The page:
I always assumed people who tested positive had failed and let down their guard. Now I know better.
My entire household has COVID-19.
Those are tough words to type, because we’ve been so careful. I’ve read dozens of studies, talked to public health experts and written who knows how many columns about reducing the risk of transmission.
Yet somehow, someway, we all tested positive on Dec. 29.
It started the day before. I woke up with sinus pressure and congestion. I told my husband I should probably get a COVID-19 test. An hour later, he went from no symptoms to completely losing his sense of smell.
We immediately signed up the family for tests the next morning. I also contacted my mother-in-law, who had been over outside to visit, telling her to quarantine and get tested.
I got about three hours of sleep that night.
Fortunately, we’ve had mild cases
COVID-19 affects everyone differently. Even though my husband is diabetic, he’s been relatively fine. I was concerned about his blood sugar, but it’s been steady. None of us has had difficulty breathing. In fact, you’d never know my 5-year-old is sick.
We’ve been incredibly fortunate.
My husband and I have lost our senses of smell and taste, with headaches, runny noses and coughs. I have intermittent muscle soreness and fatigue.
A testing kit is prepared to get a sample from a patient to test for COVID-19 at a federal surge testing site at Maryvale High School in Phoenix, on July 17, 2020. The surge testing site which is free will continue at Maryvale High School for 12 days. (Photo: David Wallace/The Republic)
But initially, what I felt more than anything was anger and shame. Public health experts have repeatedly admonished healthy, relatively young people like me to avoid COVID-19 — partly because we can spread it to others who are more likely to experience severe illness, but also because there’s no way to know how our bodies will react. We can still get seriously ill, and even mild cases can experience long-term health effects.
Still, I felt like we had failed
That’s why I haven’t eaten in a restaurant since March. I pick up almost everything I buy curbside. I wash my hands regularly for the full 20 seconds. If my family goes anywhere, it’s outside — and we wear masks and distance from others everywhere we go.
We’ve limited our regular contacts to my mother-in-law, and when we see her, it’s always outside, with masks on and at least six feet away.
How I overcame my hesitancy: America’s health system betrays Black people like me. But I got the COVID vaccine anyway.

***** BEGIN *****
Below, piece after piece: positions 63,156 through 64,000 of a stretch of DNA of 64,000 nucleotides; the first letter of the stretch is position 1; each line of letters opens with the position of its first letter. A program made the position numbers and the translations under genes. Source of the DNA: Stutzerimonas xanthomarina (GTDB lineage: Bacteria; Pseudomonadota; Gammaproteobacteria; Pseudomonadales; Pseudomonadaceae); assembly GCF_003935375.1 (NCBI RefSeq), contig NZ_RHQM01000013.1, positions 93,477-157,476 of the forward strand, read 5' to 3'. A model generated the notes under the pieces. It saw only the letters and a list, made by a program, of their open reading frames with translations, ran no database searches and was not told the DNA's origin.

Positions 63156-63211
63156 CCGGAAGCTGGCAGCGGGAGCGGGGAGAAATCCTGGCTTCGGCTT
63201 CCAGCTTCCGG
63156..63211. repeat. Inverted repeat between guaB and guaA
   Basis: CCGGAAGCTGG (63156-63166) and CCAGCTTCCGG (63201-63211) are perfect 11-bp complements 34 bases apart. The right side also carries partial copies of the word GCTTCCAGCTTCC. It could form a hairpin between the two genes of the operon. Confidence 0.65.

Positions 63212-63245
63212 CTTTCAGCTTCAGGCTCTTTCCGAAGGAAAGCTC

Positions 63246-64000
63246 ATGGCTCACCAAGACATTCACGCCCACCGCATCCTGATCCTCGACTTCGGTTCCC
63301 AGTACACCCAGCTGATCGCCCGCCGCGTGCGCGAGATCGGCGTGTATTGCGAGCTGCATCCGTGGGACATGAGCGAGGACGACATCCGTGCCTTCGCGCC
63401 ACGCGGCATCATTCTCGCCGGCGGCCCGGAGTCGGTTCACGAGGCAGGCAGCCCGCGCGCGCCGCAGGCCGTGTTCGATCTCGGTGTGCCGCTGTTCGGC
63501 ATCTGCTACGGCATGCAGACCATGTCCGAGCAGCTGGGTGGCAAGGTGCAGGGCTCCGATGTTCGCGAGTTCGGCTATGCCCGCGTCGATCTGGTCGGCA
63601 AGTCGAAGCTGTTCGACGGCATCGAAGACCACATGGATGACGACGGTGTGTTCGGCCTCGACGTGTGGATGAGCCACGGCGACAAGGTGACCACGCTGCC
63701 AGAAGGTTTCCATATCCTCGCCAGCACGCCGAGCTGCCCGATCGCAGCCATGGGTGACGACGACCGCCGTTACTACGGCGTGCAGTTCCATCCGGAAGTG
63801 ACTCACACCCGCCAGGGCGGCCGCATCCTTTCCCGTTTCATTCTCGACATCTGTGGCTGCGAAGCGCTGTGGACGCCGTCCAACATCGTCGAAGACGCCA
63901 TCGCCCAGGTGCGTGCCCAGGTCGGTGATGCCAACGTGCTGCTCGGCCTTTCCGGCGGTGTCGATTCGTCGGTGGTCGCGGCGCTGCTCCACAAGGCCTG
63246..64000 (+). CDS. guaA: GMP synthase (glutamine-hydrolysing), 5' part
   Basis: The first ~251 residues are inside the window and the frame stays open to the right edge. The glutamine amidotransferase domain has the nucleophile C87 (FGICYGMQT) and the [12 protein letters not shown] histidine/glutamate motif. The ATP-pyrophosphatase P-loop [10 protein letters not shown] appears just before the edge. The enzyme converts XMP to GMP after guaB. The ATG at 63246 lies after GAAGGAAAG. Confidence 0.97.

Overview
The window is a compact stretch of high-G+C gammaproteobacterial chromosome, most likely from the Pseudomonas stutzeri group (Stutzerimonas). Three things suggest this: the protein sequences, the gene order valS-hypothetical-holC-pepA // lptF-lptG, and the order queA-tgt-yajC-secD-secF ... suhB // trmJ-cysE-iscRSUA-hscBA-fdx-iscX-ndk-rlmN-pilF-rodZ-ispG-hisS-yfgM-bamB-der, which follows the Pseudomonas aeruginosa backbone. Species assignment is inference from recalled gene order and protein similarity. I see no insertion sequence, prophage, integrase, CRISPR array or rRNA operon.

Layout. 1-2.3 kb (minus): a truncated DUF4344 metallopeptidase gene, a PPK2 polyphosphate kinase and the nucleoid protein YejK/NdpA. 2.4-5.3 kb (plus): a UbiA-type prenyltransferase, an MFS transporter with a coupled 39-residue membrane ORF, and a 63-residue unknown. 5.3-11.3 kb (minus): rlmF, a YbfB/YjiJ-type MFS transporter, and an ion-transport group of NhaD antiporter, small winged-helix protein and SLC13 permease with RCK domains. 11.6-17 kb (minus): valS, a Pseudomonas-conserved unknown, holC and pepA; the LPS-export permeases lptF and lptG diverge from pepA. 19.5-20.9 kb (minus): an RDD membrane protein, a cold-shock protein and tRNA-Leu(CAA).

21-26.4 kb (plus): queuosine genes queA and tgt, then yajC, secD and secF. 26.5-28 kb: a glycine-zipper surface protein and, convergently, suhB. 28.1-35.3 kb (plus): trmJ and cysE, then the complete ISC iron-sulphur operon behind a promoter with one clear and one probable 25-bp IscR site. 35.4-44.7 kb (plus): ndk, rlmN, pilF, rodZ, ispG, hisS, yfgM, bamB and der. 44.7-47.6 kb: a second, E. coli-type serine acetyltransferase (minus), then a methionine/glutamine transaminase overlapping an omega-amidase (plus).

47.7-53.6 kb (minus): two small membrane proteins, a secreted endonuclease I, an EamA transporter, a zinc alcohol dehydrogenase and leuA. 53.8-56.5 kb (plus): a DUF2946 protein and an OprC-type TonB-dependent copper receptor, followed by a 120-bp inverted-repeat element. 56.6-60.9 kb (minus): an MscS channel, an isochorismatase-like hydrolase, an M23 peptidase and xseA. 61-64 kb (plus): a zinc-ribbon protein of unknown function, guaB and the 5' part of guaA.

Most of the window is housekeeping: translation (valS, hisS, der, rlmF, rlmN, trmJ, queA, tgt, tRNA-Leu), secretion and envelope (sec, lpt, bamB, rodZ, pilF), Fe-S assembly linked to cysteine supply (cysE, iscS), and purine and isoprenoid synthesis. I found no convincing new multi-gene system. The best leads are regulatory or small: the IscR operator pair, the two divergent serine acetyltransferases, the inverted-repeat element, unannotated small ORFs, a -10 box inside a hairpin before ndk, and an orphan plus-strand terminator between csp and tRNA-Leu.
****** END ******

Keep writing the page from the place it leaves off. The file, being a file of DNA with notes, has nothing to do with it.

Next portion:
Our life isn’t completely without risk. My son is in school, though that has proven to be less of a risk than initially feared, especially for younger students. And my husband regularly sees customers for his job, though he always wears a mask and gloves and distances from them, sanitizing equipment between appointments.
I also know how quickly COVID-19 spreads within households once one person gets it, because few of us are masking and distancing from the seemingly healthy members of our own household.
Still, I had this overwhelming sense that we had failed.
Masks help. So does a lot of grace.
Because — be honest — that’s the judgment many (including me) make when we learn about someone testing positive for COVID-19. The assumption is that they let down their guard, that they went out without a mask or generally were living as if it were 2019.
That wasn’t us, but I envisioned how many readers would excoriate me for my supposed poor decisions. I hunkered down.
That was a mistake. I didn’t appreciate how much I would need friends’ support to see myself and others with a lot more grace. I’m not angry now.
Balancing the risks and rewards: As soon as my family pod expanded, we caught COVID-19: Here’s why I don’t regret it
I’m sure many also will ask what’s the point of staying home and wearing masks when you can still get sick?
Fair point. Mitigating risk isn’t the same as eliminating it — and, short of locking ourselves inside for months on end, which comes with its own damage, few of us can completely eliminate it.
Think of each mitigation strategy — wearing a mask, distancing, washing your hands — as another layer of protection. They aren’t foolproof, but they can certainly hedge your bets.
So, no. I don’t know where we got COVID-19, but I’m glad we took the precautions we did. My mother-in-law, who also is high risk, tested negative and has not developed symptoms, even though she was over when we were likely contagious but not yet symptomatic.
Perhaps with time, more insight will come. But for now, I keep reminding myself of something I wrote in March:
“Just do your best to not needlessly put yourself or others at risk and go to bed each night knowing that is all you can do.”
Joanna Allhands is a columnist at the Arizona Republic, where this column originally appeared. Follow her on Twitter: @joannaallhands.
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